Make sensory learning opportunities
Using sensory play in your lessons has numerous benefits for children with a learning disability. Not only does sensory play help kids understand how their bodies work, but it gives them a sense of the world around them too.
Sensory play lets children understand what they are learning as it assists with retaining ideas. By involving multiple senses within lessons, it makes it more likely for pupils to remember and recall important information. Using toys whilst teaching brings in different elements of senses and is great for all subjects.
Another benefit of sensory learning is that it helps with language building and speech. Sensory learning allows children with learning difficulties to describe how the experience feels to them. This builds their descriptive and emotional language. To help pupils talk about their emotions, use our emotion stones and emotion cubes.
Social skills and motor skills are also learned through sensory play. Children with a learning disability can feel isolated from their peers and struggle to connect with others. Using sensory play in lessons breaks these walls down and naturally assists them with connecting with their classmates. Motor skills are worked on during sensory play as pupils build muscle control, hand-eye co-ordination and dexterity.
Use memory games and techniques
To assist pupils with learning difficulties, memory games and techniques are perfect. They help pupils to remember large or difficult chunks of information as they are broken down into images or memorable words/phrases. Pupils can also form a relationship between pieces of information and understand how they relate.
Using memory games, like snap or matching cards together, enhances learning and helps information to be remembered. Pupils can pair a visual aspect to the information so that they retain what they have learnt as well as learning quicker. Children will learn without knowing as they are enjoying playing. You can also bring emotions into memory games so pupils can learn how to express themselves. Use our mirror me cards to explore emotions and allow the rest of the class to understand each other.
Memory techniques such as diagrams, mind maps, mnemonics, and rhyme really help with understanding and remembering information easily. Rhymes such as “i before e, except after c” can be used for lots of topics and helps children with a learning disability to remember certain information. Rather than having things written down, they can say the rhymes to themselves when answering questions. As rhymes are catchy, they stick in children’s brains.
Mind maps and diagrams turn written information into a visual representation so that pupils with learning difficulties can digest it easier. From that, they can remember the information needed as they will picture the diagrams.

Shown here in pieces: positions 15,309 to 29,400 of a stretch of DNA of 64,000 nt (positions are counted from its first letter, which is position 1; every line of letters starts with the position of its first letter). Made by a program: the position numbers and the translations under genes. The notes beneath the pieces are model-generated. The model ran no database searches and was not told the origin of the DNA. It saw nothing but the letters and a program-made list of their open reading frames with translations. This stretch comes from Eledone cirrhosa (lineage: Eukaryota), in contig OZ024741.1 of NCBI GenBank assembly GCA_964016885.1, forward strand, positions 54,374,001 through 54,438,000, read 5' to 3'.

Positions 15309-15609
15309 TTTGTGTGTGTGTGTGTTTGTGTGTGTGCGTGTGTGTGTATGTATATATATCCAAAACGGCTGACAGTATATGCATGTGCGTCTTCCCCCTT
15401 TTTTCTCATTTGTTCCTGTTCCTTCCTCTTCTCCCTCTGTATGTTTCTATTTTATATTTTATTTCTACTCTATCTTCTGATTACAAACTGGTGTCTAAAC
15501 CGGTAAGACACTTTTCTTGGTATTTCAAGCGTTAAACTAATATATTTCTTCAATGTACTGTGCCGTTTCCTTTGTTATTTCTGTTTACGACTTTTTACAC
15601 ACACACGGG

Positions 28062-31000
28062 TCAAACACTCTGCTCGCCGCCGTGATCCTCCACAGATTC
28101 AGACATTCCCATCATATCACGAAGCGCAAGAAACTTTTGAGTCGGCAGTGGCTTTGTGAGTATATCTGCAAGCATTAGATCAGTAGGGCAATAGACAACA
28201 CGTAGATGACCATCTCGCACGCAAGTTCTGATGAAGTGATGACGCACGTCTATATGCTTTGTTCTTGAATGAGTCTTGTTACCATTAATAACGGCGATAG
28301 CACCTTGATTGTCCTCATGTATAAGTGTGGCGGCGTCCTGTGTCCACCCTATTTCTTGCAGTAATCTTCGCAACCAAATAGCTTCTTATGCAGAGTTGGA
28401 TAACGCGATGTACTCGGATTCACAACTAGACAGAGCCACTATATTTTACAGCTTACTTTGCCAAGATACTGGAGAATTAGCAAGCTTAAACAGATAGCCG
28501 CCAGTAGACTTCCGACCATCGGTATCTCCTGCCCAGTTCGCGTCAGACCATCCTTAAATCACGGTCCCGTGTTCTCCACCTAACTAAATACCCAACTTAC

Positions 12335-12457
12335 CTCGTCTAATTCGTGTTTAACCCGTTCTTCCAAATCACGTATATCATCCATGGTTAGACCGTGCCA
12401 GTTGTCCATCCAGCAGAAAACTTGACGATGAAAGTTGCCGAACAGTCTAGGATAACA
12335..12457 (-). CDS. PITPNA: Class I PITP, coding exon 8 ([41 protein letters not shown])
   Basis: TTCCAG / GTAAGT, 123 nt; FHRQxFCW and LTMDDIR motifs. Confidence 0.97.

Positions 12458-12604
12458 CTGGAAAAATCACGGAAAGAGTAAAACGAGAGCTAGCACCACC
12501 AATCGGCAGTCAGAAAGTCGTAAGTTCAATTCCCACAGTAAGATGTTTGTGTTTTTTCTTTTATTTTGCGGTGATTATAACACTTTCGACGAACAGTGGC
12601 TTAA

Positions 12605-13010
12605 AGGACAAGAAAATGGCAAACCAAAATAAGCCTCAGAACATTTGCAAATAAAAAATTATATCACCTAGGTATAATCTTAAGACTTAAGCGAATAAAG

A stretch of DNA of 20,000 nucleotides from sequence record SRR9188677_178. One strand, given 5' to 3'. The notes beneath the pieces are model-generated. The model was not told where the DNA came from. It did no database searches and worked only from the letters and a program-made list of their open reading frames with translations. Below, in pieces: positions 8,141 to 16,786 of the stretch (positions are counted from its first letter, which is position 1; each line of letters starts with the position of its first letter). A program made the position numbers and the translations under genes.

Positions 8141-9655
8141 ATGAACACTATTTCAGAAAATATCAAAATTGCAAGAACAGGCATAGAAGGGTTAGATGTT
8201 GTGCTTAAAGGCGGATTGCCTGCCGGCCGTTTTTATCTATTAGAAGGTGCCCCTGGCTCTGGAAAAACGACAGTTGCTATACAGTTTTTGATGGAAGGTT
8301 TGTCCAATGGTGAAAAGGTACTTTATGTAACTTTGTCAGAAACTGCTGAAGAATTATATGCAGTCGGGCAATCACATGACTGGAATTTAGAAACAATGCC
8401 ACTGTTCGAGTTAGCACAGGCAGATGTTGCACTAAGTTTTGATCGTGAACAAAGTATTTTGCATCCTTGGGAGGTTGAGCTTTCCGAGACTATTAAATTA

Art is a vital way to learn for children with a learning disability and can be used alongside other subjects. Art is a great way to visualise your lessons for children so they can retain the information within the subject. It is also a form of self-expression with no fear of failure as nothing can be wrong with art. It allows pupils with learning difficulties to let their feelings out and communicate what they are thinking. This is a relief for them as they can sometimes struggle to articulate their emotions to others.
Drawing and painting assist with motor skills as children are building their muscles and hand-eye co-ordination skills. Use felt pens to further enhance these skills. Children can also learn shapes, spatial relationships, sizes, and everything maths related through creating art.
Crafting helps with the expression of emotions and thoughts. Expression through art develops vital problem-solving skills without having to rely on traditional areas of expression. This helps children with a learning disability as they can struggle with expressing themselves traditionally.
Overall, art can be a confidence booster and create a sense of accomplishment for children with a learning disability. They can learn multiple topics, especially if you pair another subject with art, and feel proud of themselves for creating something. Not to mention how much fun they will have expressing themselves whilst learning.
Download our free art worksheets
Why not print our sponge art worksheets off and hand it out to your class? Let children dip sponges into paint and press them onto the drawing bringing them to life. Pair this with information about each drawing so that your pupils can learn whilst having fun. This worksheet will bring your class together and assist any children with a learning disability in their learning.
As teachers, it can be difficult to know how to further help pupils with a learning disability. Use these tips and remember to tailor them to different disabilities. Each learning disability is different, and children all learn in different ways. Research further on all learning disabilities so that you can provide the support your pupils need to help them learn and grow. Give extra support one to one as well as tailoring lessons to suit different needs. This will make pupils with learning difficulties feel included in their class and help their social skills too.
Show us your finished art worksheets on our Instagram! We can’t wait to see the finished products.